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Madigan sues human services vendor to recoup $8M in state funds

Illinois Attorney General LisMadigan | Sun-Times files

Illinois Attorney General Lisa Madigan | Sun-Times files

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Updated: January 11, 2014 6:33AM

SPRINGFIELD — Attorney General Lisa Madigan Monday sued the founder of a South Side human services provider in a bid to collect more than $8 million in state funds allegedly misspent on sports tickets, trips, concerts and payments to himself and a former Illinois legislator.

Madigan’s office targeted George E. Smith for “rampant misuse” of state funds he secured between 2005 and 2011 through his nonprofit, Diversified Behavioral Comprehensive Care, and other affiliates he controlled.

“George Smith enriched himself at the expense of taxpayers and children who were supposed to receive the critical services he was obligated to provide,” Madigan said in a prepared statement.

Among the allegedly misappropriated funds were $18,000 Smith paid in consulting fees to former state Rep. Annazette Collins, D-Chicago, when she represented a West Side House district between late 2008 and early 2009. Collins did not disclose those payments, as she would have been required to do, on state economic-interest forms.

Defeated in a bid for state Senate in 2012, Collins was under federal investigation that year for a series of legislative scholarships she granted, including to five students who listed her childhood home as their official residence to qualify for the tuition waivers despite living outside her district — an oddity first reported by the Chicago Sun-Times.

No charges have been lodged against Collins, who could not be reached Monday to respond to the new disclosure by Madigan.

In October, Collins began lobbying on behalf of Office Depot and Zurich American Insurance Company, two firms that have sought state tax breaks from the General Assembly this fall to locate their headquarters in Illinois and to help facilitate a move in the suburbs, respectively. That legislative bid has stalled.

Smith is alleged by Madigan to have used state funds — earmarked for mental health, education and other services for at-risk children and their families — for tickets to the 2009 NBA All-Star game; Cubs, White Sox and Bulls games; travel to Reno, Nev., and other out-of-state locations; and the purchase of artwork from a Massachusetts company.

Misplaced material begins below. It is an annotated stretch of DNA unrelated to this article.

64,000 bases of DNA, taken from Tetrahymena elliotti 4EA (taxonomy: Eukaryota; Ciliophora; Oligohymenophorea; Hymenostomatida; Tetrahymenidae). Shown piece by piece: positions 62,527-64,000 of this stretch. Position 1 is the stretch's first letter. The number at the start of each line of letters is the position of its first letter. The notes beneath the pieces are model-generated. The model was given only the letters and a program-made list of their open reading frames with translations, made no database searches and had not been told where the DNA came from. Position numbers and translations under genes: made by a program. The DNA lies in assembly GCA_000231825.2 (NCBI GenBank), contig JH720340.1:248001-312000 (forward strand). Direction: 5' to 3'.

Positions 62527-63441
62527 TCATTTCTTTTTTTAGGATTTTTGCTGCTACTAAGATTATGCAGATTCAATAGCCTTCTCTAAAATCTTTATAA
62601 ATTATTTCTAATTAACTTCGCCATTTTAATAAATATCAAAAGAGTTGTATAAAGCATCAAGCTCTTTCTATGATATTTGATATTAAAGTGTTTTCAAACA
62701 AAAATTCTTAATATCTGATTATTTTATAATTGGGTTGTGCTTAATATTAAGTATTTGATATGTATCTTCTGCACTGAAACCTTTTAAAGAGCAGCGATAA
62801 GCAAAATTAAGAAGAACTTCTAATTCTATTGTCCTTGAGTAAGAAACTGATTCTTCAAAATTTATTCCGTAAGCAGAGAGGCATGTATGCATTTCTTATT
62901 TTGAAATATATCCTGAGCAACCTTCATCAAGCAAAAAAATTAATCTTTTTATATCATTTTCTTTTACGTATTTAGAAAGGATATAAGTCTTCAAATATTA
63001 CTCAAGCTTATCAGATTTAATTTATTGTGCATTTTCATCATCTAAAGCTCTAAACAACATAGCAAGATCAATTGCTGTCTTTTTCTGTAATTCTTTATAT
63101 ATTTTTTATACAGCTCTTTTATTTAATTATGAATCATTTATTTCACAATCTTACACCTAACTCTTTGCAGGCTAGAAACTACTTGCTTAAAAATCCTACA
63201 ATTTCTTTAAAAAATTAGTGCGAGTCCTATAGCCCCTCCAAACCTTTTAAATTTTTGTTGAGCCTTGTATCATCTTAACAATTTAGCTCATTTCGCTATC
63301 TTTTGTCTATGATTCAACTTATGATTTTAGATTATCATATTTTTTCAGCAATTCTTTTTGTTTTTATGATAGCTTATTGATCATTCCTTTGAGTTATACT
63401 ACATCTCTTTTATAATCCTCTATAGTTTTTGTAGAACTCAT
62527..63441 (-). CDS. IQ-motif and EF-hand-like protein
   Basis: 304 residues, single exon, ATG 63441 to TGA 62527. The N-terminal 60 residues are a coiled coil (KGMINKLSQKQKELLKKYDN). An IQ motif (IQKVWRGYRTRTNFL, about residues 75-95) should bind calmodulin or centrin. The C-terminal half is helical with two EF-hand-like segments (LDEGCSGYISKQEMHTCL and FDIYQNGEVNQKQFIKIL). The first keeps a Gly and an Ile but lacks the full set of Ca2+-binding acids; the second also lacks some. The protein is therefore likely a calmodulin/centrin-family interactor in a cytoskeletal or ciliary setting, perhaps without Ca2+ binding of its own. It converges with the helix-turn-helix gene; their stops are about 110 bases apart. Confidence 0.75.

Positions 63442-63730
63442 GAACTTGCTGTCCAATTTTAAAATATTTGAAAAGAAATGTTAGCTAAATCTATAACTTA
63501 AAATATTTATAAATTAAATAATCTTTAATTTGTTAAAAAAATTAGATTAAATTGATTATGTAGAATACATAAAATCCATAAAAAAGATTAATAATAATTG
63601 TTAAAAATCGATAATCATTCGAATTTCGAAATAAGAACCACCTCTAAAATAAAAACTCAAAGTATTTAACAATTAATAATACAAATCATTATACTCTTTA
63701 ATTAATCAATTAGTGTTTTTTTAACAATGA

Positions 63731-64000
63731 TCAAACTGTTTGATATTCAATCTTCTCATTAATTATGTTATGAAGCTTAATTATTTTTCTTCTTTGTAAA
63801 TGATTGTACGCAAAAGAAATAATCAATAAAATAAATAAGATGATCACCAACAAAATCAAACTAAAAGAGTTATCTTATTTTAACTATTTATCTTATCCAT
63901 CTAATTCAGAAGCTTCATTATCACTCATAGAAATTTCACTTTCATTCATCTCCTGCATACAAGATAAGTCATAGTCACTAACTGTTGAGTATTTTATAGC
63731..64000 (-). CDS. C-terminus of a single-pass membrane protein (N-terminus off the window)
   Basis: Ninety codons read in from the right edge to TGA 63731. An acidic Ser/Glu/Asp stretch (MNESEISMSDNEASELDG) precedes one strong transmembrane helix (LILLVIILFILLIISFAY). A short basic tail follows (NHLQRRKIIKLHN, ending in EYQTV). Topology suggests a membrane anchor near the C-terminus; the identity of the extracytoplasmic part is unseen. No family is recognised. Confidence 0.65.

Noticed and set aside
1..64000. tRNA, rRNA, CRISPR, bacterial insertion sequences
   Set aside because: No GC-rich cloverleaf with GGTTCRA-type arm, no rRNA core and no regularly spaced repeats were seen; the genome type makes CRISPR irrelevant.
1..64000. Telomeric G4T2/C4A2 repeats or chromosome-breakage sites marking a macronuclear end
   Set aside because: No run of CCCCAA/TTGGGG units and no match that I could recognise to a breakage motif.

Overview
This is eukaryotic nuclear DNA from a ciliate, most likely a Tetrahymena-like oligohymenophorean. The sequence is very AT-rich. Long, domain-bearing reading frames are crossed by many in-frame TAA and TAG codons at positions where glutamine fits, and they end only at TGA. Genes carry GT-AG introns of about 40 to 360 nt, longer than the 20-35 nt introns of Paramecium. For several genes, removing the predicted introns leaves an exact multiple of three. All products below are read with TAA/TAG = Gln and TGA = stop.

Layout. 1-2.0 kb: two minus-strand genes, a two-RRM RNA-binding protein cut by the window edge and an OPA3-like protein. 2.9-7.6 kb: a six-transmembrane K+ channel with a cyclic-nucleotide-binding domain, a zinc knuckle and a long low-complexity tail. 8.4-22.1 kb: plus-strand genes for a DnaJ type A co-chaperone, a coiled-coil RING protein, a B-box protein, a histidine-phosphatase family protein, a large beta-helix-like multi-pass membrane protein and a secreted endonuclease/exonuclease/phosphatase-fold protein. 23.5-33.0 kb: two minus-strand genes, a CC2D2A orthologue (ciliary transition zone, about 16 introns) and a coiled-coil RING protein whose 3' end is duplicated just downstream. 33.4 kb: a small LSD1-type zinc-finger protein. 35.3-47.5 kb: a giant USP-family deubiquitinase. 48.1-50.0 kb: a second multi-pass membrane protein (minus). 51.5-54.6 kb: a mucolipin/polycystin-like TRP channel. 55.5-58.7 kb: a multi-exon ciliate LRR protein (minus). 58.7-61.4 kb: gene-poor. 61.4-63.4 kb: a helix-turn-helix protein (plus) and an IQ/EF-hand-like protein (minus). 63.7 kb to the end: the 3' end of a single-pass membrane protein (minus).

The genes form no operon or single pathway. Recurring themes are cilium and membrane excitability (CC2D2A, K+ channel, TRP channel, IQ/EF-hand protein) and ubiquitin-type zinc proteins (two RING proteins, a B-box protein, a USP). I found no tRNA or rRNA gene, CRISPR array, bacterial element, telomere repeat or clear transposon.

Some of the allegations against Smith were outlined in a sprawling 2011 report by state Executive Inspector General Ricardo Meza.

Smith’s lawyer, Victor Henderson, vouched for his client Monday evening.

“The documentation I have seen doesn’t support it,” Henderson told the Chicago Sun-Times when asked whether Smith disputes Madigan’s allegations. “And secondarily, I think that’s a question more appropriate for whomever is responsible for overseeing the use of grant money.”

“A lot of people in the community think very highly of his work,” Henderson said.

Smith’s non-profit declared bankruptcy in 2012. But the federal judge overseeing that case last month lifted a stay on efforts by the state to recoup its losses, enabling Madigan to file her lawsuit in Cook County Circuit Court on behalf of five state agencies, including the Department of Children and Family Services, that issued grants to Diversified Behavioral Comprehensive Care.

In late 2011, the Sun-Times reported about ties between Smith and state Sen. Mattie Hunter, D-Chicago, who helped steer a $500,000 state grant to Smith’s nonprofit in 2008 after she sold real estate to him three years earlier.

The executive director of Smith’s nonprofit organization circulated nominating petitions for Hunter’s campaign, to which Smith and one of his businesses made $3,700 in contributions between 2005 and 2010.

Additionally, one of Hunter’s sisters worked as a receptionist for Smith until she died in 2010 at age 52.

Hunter, chairwoman of the Senate Human Services Committee, has denied engaging in any wrongdoing.


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